October 30, 2020 – By Sara Soka
Millions of Americans rely on the social safety net to provide basic economic, food, and housing support when experiencing hardship. When COVID-19 killed millions of jobs and drove benefit demand to unprecedented levels, the often-difficult steps to receiving benefits — submitting documents about your income and household at a government office or by mail, waiting for a decision on your application, and needing to recertify your eligibility often if your situation doesn’t improve quickly — got even harder. Applicants have been dogged by outdated, manual systems for years, and they can be especially tough for people in precarious situations to maneuver. In March, Simon Tung told Reuters his attempts to get unemployment payments were a struggle.
“He called hundreds of times. When he did get through, sometimes he would get a message saying the system was overwhelmed and to call back. On April 2, he received his first direct deposit from New York state – for $0.”
The good news is that there are successful examples of government bringing social safety net benefit delivery up to contemporary standards. In the last decade, a small but growing number of local, state, and federal government agencies have worked with nonprofits and public benefit corporations to make many steps in the benefit application process easier. The Beeck Center’s latest report, Technology, Data, and Design-Enabled Approaches for a More Responsive, Effective Social Safety Net examines tools and methods that are working, presenting opportunities for scale to reach more Americans in need. Government executives, policymakers, and philanthropic organizations can use the examples and case studies to leverage the renewed interest in improving the functionality of these systems in the wake of COVID-19. With the likely passage of new stimulus legislation after the 2020 general election, this is an opportunity for a large federal investment to improve the social safety net, and the chance to learn from the people who have been working in this field for years.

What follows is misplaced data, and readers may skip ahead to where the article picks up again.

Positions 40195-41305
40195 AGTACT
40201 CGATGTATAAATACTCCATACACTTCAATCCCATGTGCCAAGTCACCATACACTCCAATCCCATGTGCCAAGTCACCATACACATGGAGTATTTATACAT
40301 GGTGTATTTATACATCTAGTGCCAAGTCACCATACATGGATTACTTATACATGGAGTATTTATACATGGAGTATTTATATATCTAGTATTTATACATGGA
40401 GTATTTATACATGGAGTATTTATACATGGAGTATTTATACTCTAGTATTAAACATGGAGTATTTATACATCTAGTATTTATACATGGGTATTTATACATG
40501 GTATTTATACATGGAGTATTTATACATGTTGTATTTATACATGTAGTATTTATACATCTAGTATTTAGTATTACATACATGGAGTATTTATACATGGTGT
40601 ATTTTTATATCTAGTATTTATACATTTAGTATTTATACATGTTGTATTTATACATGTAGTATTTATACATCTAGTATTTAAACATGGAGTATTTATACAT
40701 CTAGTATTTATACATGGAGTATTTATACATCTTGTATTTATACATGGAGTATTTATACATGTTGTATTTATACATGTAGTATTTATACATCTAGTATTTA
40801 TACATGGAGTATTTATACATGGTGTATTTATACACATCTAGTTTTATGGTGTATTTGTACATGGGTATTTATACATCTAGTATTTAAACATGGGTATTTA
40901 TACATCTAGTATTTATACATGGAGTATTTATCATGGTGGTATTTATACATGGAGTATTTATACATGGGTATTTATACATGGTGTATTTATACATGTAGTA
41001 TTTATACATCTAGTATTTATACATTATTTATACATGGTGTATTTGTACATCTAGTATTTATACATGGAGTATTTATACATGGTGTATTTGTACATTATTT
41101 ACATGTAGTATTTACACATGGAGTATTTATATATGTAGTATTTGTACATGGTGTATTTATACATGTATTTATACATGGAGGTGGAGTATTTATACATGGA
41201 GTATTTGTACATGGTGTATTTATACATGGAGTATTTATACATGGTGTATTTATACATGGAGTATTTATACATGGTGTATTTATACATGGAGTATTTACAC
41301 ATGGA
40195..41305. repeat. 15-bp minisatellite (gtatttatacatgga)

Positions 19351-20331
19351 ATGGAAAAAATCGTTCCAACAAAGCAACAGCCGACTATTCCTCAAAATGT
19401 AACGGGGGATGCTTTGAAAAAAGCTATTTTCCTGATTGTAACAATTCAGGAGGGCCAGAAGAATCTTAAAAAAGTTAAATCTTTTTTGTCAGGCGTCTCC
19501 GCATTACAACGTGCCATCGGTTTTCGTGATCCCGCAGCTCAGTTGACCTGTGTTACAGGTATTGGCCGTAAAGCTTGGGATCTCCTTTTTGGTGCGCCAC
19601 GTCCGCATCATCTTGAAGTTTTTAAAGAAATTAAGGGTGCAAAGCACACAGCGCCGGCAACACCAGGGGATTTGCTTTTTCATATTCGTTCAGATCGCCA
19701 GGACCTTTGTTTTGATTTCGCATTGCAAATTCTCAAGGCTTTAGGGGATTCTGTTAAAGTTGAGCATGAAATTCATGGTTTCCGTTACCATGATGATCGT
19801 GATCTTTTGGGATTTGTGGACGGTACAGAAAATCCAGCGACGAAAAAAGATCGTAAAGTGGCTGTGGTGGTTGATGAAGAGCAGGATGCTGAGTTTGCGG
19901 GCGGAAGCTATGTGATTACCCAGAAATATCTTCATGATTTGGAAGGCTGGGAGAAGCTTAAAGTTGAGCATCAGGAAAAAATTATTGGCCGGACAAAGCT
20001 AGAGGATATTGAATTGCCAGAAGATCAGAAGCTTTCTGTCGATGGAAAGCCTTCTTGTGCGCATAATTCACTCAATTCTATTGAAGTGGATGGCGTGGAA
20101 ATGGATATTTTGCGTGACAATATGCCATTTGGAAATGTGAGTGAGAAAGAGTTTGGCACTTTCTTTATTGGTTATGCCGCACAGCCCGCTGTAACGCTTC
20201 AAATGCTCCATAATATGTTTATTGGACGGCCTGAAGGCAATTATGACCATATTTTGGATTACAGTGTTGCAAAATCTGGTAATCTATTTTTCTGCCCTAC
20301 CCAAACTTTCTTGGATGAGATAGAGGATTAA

For instance, the nonprofit design studio Civilla worked with benefit applicants and the Michigan Department of Health and Human Services to combine five benefit applications into one. The new application is 80% shorter and takes half the time to process. It’s also available in a mobile-friendly online format allowing users to manage changes to their benefits, upload documents and photos, and receive text notifications.
We started working on this project in February 2020, just prior to the onset of the pandemic. The report’s recommendations are overarching and tactical, drawn from case studies and white papers from leading organizations in this field including Code for America, Benefits Data Trust, and Nava, interviews with practitioners, and news reports. The report focuses on needs with particular resonance now, when the pandemic has tried the capacity of existing benefit systems and racial justice continues to be a primary concern for the nation. Reports like this are only as useful as they are actionable, and this one offers the chance to apply the hard-earned insights of leaders in the field, who we’ll continue to partner with to implement the lessons we’ve uncovered and scale what works, making these systems work better for everyone.